Hickerson v. Yamaha Motor Corporation USA

Filing 105

ORDER AND OPINION denying 66 Motion in Limine. Signed by Honorable J Michelle Childs on 8/1/16.(jtho, )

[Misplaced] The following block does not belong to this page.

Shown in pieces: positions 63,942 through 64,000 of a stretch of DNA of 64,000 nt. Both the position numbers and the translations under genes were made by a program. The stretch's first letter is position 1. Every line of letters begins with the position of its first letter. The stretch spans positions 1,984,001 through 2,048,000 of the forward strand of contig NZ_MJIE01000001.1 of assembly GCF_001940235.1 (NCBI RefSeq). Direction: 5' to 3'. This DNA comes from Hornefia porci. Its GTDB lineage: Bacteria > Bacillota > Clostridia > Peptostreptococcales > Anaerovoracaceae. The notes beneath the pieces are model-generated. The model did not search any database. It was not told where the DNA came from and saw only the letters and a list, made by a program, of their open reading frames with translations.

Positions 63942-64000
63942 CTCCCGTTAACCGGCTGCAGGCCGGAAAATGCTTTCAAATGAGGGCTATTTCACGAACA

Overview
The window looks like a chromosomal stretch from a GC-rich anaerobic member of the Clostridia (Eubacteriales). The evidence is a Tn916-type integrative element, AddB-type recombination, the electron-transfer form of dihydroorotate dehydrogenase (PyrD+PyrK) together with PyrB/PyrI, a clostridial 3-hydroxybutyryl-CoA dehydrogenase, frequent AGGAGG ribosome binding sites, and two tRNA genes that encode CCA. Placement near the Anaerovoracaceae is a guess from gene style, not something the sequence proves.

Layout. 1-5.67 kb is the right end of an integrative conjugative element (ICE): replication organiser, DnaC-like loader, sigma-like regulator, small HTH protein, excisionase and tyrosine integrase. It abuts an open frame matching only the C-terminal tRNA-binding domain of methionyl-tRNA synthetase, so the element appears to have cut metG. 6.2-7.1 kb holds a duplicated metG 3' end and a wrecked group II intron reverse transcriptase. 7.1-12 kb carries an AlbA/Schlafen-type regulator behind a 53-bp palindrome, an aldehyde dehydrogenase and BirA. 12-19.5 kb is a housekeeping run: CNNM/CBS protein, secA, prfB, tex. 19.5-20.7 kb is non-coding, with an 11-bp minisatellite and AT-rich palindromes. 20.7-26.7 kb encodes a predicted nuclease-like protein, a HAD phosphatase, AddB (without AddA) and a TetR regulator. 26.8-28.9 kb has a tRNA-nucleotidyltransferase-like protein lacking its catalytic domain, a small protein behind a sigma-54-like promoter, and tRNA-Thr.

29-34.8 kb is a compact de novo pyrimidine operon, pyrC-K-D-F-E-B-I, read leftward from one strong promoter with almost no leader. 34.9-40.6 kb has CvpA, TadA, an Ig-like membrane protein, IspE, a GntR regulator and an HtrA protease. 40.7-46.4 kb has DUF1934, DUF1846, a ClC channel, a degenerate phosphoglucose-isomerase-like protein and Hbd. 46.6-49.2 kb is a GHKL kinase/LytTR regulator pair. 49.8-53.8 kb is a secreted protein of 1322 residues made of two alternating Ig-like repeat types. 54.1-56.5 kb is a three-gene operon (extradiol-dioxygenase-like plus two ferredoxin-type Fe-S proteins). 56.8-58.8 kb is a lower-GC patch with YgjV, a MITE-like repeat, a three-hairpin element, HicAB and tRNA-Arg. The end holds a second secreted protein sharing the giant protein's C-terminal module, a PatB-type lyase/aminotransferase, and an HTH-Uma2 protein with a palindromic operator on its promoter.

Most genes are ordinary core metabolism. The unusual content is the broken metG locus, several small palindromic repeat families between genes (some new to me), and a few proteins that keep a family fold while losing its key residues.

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IN THE UNITED STATES DISTRICT COURT FOR THE DISTRICT OF SOUTH CAROLINA ANDERSON DIVISION Deborah Meek Hickerson, Plaintiff, v. Yamaha Motor Corp., U.S.A., and Yamaha Motor Co., Ltd., Defendants. ) ) ) ) ) ) ) ) ) ) ) Civil Action No. 8:13-cv-02311-JMC ORDER AND OPINION This matter is before the court under the Motion in Limine of Defendants Yamaha Motor Corporation, U.S.A. and Yamaha Motor Co., Ltd. (“Defendants”), arguing that Plaintiff Deborah Hickerson (“Plaintiff”) should be precluded from introducing evidence related to the “Watkins patent” 1 and any other personal watercraft (“PWC”) seat or handhold patent Yamaha owned or procured. (ECF No. 66 at 1.) I. ARGUMENTS Defendants argue that evidence pertaining to the Watkins patent and other seat and handhold patents is irrelevant under Fed. R. Evid. 401 and 402. Defendants’ argument is grounded in its contention that Plaintiff plans to introduce evidence of these patents to support her claim that there was an alternative reasonable design without showing that this alternative design would have prevented the Yamaha WaveRunner VXS from being “unreasonably dangerous.” (Id. at 5.) Defendants claim that because Plaintiff fails to do so, the patent evidence is irrelevant. Beyond the issue of relevance, Defendants maintain that evidence regarding the Watkins patent and other seat 1 The Watkins patent is attached as an exhibit (ECF No. 66-2) and includes a personal watercraft design by Scott Watkins and Toshiuiki Hattori. The exhibit has a diagram of the patent design features that include rear seat support and two handholds for passengers underneath the seats. 1 and handhold patents is inadmissible under Fed. R. Evid. 702 because Plaintiff’s expert, Dr. Anand Kasbekar, is not qualified to offer expert testimony about the patents in the first instance. (Id. at 6.) Defendants lastly argue that evidence about the patents is inadmissible under Fed. R. Evid. 403 because it is unfairly prejudicial and likely to lead to confusion and unnecessary delay. (Id. at 7.) Defendants are concerned that admission of the evidence regarding the patents will mislead the jury to believe that certain features (i.e., supported seats and handgrips) of Yamaha’s patented designs are necessary for safety. (Id.) Defendants also claim that admission of the patents will cause unnecessary delay because then Defendants will have to present their own expert testimony to rebut that of Dr. Kasbekar. (Id.) Plaintiff opposes Defendants’ Motion in Limine arguing that Yamaha’s patents featuring the additional seat support are relevant. (ECF No. 91 at 4.) Plaintiff states that such evidence supports Plaintiff’s claim that there was a reasonable alternative design—that is, a WaveRunner with the seat support—that could have reduced or avoided the risk of Plaintiff’s injury. 2 (Id.) Plaintiff also counters that her expert, Dr. Kasbekar, is qualified to testify about the Yamaha patents’ engineering designs, given his academic background and the fact that his testimony will concern the “patent’s plain language and meaning.” (Id. at 5.) Plaintiff maintains that admission of the patents would not be unduly prejudicial or cause unnecessary delay because Defendants “cannot call an expert witness to contradict the plain language of the patent.” (Id.) 2 Plaintiff does not appear to argue for the introduction of patent evidence as such evidence relates to handhold designs or seat straps; she instead focuses her Response on patent evidence as it relates to seat features. (See generally ECF No. 91.) The court therefore limits its ruling to patent evidence as it concerns seat features. 2 II. ANALYSIS In first addressing Defendants’ relevance argument, the court notes that, under Fed. R. Evid. 401, “Evidence is relevant if: (a) it has any tendency to make a fact more or less probable than it would be without the evidence; and (b) the fact is of consequence in determining the action.” Here, Plaintiff will present patents featuring the additional seat support as evidence of an alternative reasonable design that would have provided more safety than a WaveRunner with the standard seat. South Carolina law requires Plaintiff to prove that there is an alternative reasonable design that would have reduced or prevented the risk of Plaintiff’s injury for a strict products liability claim. See Branham v. Ford Motor Co., 390 S.C. 203, 225 (S.C. 2010) (“[I]n a product liability design defect action, the plaintiff must present evidence of a reasonable alternative design. The plaintiff will be required to point to a design flaw in the product and show how his alternative design would have prevented the product from being unreasonably dangerous.”). Evidence pertaining to the Watkins patent and other seat patents Yamaha owned or procured therefore is relevant because the evidence makes it more likely that there was an alternative reasonable design in existence at the time that the WaveRunner was being sold and Plaintiff was injured. At this stage, evidence pertaining to these patents survives the low threshold for relevance under Fed. R. Evid. 401. Despite Defendants’ arguments otherwise, Plaintiff does not need to produce evidence that the design features of these patents would have prevented the WaveRunner on which she was injured from being “unreasonably dangerous” to survive a relevance objection. 3 See, e.g., Mickle 3 To the extent that Plaintiff would need to present such evidence, Plaintiff’s expert, Dr. Kasbekar, has conducted testing on additional seat support like the support featured in these patents, and has found that it has “a significant impact on rearward sliding of the passenger on the PWC.” (ECF No. 71-7 at 27-28.) Thus, Dr. Kasbekar presumably would be able to offer an opinion about the added safety effects of seat support based on the patents and his own testing of a feature similar to that of the patented designs—in other words, evidence that the risks of harm to Plaintiff from the subject WaveRunner could have been reduced or avoided by the reasonable alternative design. 3 v. Blackmon, 166 S.E.2d 173, 193 (S.C. 1969) (rejecting the argument that evidence was not relevant because it did not go to what made the product “unreasonably dangerous” and concluding that the testimony was relevant “to the issue of whether the risk of harm to a passenger was unreasonable”). As for Defendants’ argument that Dr. Kasbekar is not qualified to offer testimony about the patents because he does not have any expertise in interpreting patents, the court first observes that “[a] witness who is qualified as an expert by knowledge, skill, experience, training, or education may testify in the form of an opinion.” Fed. R. Evid. 702. According to his C.V., Dr. Kasbekar has his Ph.D. in Mechanical Engineering and Material Sciences from Duke University and specializes in those fields “with an emphasis on accident investigation, failure analysis, safe product design, computer simulation and 3D-visualization.” (ECF No. 66-3 at 1.) Dr. Kasbekar has “over 28 years of experience in the application of computer simulation and scientific visualization to the field of forensic engineering” and has worked in the areas of “forensic engineering, materials characterization, product liability, and failure analysis” as part of his consultation work with Research Engineers, Inc. since 1987. (Id.) Dr. Kasbekar also has taught mechanical engineering at the Duke University School of Engineering since 1995. (Id. at 1.) Based on Dr. Kasbekar’s credentials, this court finds that he is qualified to examine the engineering design of the Watkins patent and other seat patents and testify as to the patent’s features and explanations. In response to Defendants’ particular concerns, it does not seem that Dr. Kasbekar will be offering testimony about issues that necessitates expertise of patent law. See, e.g., Casey v. Toyota Motor Eng’g & Mfg. N. Am., 770 F.3d 322, 331 (5th Cir. 2014) (“A single patent or patent application may form the basis of an expert’s conclusion that there exists a safer alternative design, but only if the patent or patent application, together with the expert’s analysis of it, proves all of the elements of a safer alternative design.”). 4 Lastly, in addressing Defendants’ argument that expert testimony about the patents should be excluded because it would be unfairly prejudicial, confuse the jury, and lead to unnecessary delay, the court observes that under Fed. R. Evid. 403, it can “exclude relevant evidence if its probative value is substantially outweighed by a danger of one or more of the following: unfair prejudice, confusing the issues, misleading the jury, undue delay, wasting time, or needlessly presenting cumulative evidence.” The court finds that the probative value of expert testimony regarding the patents is high because they serve as evidence of an alternative reasonable design that was both in existence at the time the WaveRunner at issue was sold and was known to Defendants. The risk of a jury wrongfully assuming that features of the patent were necessary for safety is mitigated by Defendants’ opportunity to challenge Dr. Kasbekar’s testimony regarding his analysis of the patents and his testing of any patent design features. Additionally, any risk of confusion does not substantially outweigh the high probative value of the patent evidence. As for Defendants’ argument that admission of the patent evidence will lead to unnecessary delay because they will be forced to rebut Dr. Kasbekar’s testimony by introducing evidence of their own testing, this court finds that any time spent to produce evidence to rebut relevant expert testimony for the opposing side does not constitute “unnecessary delay” such that the expert testimony altogether should be excluded under Fed. R. Evid. 403. III. CONCLUSION Accordingly, because Dr. Kasbekar is qualified to offer an opinion about the engineering designs contained in the Watkins patent and other seat patents and because his testimony is both relevant and does not pose substantial risks of prejudice, the court DENIES Defendants’ Motion in Limine (ECF No. 66.) 5 IT IS SO ORDERED. United States District Judge August 1, 2016 Columbia, South Carolina 6